We had a productive weekend working outside in the beautiful warm weather. Finally! It's been a mad dash to get everything done on schedule, and to make matters more complex I'm out of town for all of next week leaving Meridith to cope with planting and the maintenance of all our stuff by herself. So I'm going all out to get as many things planted as possible before I'm gone.
One of this week's accomplishments was the planting of our corn crops. Corn gets a bad name these days, but that is a result of how it is grown and processed rather than its many virtues as a plant. Corn is amazingly productive for a grain due to it being a C4 carbon fixing plant, which gives it a metabolic advantage over many other crops. It is also easy to grow, can mature in a relatively short growing season, and has many uses. We are growing three kinds of corn this year: Japanese hull-less popcorn, a hybrid sweet corn, and Mandan Bride flour corn.
At this point you may be wondering, "What the heck is a flour corn? I've never heard of that." That's what I initially thought, too. Native Americans, however, knew the value of corn and developed many varieties intended for different uses and environments, and many of those were of the flour corn variety. Flour corn is a starchier version with softer kernels that grind to a flour like consistency rather than gritty like the modern yellow dent corn varieties grown by farmers throughout America. Flour corns typically have a higher nutritional content and a nuttier flavor than modern yellow corn because Native Americans bred their crops for nutrition and flavor rather than yield. They were eating it, not selling it, and their priorities were perhaps a bit more food related than the modern farmer, who is typically more monetarily motivated. If you would like to know more about how Native Americans grew, cooked, and ate corn and other crops, a great publication is available called Buffalo Bird Woman's Garden. It is an account of Buffalo Bird Woman's gardening methods, a Hidatsa woman that was relocated to the Fort Berthold reservation as a child. There is a great deal of fascinating historical info in this publication, not to mention a lot of great gardening ideas.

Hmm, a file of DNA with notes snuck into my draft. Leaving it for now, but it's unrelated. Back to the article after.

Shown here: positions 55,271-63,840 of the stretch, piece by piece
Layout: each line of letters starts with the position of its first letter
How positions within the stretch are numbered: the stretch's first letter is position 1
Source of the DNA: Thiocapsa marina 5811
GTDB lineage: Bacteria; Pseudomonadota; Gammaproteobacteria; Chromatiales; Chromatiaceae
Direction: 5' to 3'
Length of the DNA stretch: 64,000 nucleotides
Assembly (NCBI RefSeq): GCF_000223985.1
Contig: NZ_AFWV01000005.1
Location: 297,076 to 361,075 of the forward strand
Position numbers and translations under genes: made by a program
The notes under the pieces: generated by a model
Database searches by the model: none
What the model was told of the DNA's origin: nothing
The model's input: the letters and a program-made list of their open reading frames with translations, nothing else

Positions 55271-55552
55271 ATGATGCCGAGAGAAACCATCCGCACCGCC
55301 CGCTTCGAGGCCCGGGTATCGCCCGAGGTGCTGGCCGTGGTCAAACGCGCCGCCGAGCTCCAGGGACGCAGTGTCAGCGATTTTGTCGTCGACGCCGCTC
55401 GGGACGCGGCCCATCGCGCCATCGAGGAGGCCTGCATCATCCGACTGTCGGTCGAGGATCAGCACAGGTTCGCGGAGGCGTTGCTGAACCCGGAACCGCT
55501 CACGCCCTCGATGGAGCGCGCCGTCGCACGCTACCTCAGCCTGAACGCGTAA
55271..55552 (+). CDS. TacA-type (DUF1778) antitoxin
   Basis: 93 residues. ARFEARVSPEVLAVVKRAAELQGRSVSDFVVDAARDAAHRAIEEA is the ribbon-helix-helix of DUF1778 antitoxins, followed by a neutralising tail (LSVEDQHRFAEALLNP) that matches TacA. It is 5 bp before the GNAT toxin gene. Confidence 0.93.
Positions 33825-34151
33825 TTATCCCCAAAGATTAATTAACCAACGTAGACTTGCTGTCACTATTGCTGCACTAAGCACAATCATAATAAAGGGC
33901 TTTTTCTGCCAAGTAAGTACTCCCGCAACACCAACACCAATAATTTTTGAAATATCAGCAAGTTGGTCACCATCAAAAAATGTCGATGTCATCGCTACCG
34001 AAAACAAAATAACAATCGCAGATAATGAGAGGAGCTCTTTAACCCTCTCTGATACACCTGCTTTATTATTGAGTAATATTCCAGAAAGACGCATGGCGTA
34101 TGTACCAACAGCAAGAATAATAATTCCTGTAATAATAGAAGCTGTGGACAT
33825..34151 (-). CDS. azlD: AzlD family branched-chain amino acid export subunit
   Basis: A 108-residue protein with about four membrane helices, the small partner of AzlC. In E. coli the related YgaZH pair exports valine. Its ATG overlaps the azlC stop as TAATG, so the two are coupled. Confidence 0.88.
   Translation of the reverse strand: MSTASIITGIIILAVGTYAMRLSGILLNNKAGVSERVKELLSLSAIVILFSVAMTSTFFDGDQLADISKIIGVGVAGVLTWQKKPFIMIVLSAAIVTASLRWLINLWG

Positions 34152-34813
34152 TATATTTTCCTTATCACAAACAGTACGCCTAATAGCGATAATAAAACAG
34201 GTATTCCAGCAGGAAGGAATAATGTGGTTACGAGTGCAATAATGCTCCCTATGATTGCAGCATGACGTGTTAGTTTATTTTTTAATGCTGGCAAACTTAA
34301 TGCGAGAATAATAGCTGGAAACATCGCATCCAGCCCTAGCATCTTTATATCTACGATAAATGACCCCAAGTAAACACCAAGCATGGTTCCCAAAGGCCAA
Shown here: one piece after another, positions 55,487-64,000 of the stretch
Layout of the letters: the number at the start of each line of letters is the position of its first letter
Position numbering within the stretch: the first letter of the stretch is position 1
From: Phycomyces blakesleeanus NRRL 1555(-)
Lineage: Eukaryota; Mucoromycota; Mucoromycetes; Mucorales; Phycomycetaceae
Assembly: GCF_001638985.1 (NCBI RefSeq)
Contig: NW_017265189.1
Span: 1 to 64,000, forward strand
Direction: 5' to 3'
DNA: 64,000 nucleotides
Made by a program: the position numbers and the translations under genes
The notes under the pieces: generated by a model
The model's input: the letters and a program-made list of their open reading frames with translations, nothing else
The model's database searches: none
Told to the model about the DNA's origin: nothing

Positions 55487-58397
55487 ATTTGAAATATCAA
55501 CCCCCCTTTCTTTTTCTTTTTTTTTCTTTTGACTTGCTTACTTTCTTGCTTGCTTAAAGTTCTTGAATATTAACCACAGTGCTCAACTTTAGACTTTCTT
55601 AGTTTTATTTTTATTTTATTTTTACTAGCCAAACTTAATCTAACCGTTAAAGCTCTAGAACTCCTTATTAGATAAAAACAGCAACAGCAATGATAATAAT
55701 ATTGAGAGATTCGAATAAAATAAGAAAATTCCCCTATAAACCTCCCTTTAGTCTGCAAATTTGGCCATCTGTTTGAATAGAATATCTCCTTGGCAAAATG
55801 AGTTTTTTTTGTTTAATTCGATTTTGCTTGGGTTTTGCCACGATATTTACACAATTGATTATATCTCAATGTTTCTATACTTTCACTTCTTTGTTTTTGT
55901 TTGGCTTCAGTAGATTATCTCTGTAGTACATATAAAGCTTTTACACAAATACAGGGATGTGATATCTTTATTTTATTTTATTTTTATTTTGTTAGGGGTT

Mandan Bride flour corn was supposedly developed by the Mandan tribe of present day North Dakota. I stumbled across a very interesting article about this corn awhile back and had to try it for myself. I was curious about several things: would food made from it taste as wonderful as they say it is in the article? Would it produce a considerable amount of corn in a small plot? How would the yield compare to modern yellow dent varieties? Is it resistant to local pests? Because it was developed in an environment in close geographical proximity and with similar climate to our location, would it thrive here?
The statements about the flavor turned out to be true: it tastes wonderful. We haven't had the opportunity to do much more with it than parching and making corn bread, but it has gotten rave reviews from us and our guests. It has a light nutty flavor, and the finer consistency makes for corn bread that has a creamy rather than gritty texture.
It is also quite beautiful, and could be used for decoration if a person were to value that aspect of it more than its eating qualities. I am not such a person, but I would not begrudge anyone that might want a few ears as part of a fall decoration.
If our crop of Mandan Bride is successful and we have enough to spare, we hope to bring some fresh ground Mandan Bride cornmeal to the market late this summer and give you all a shot at it. We don't think you will be disappointed - we certainly aren't!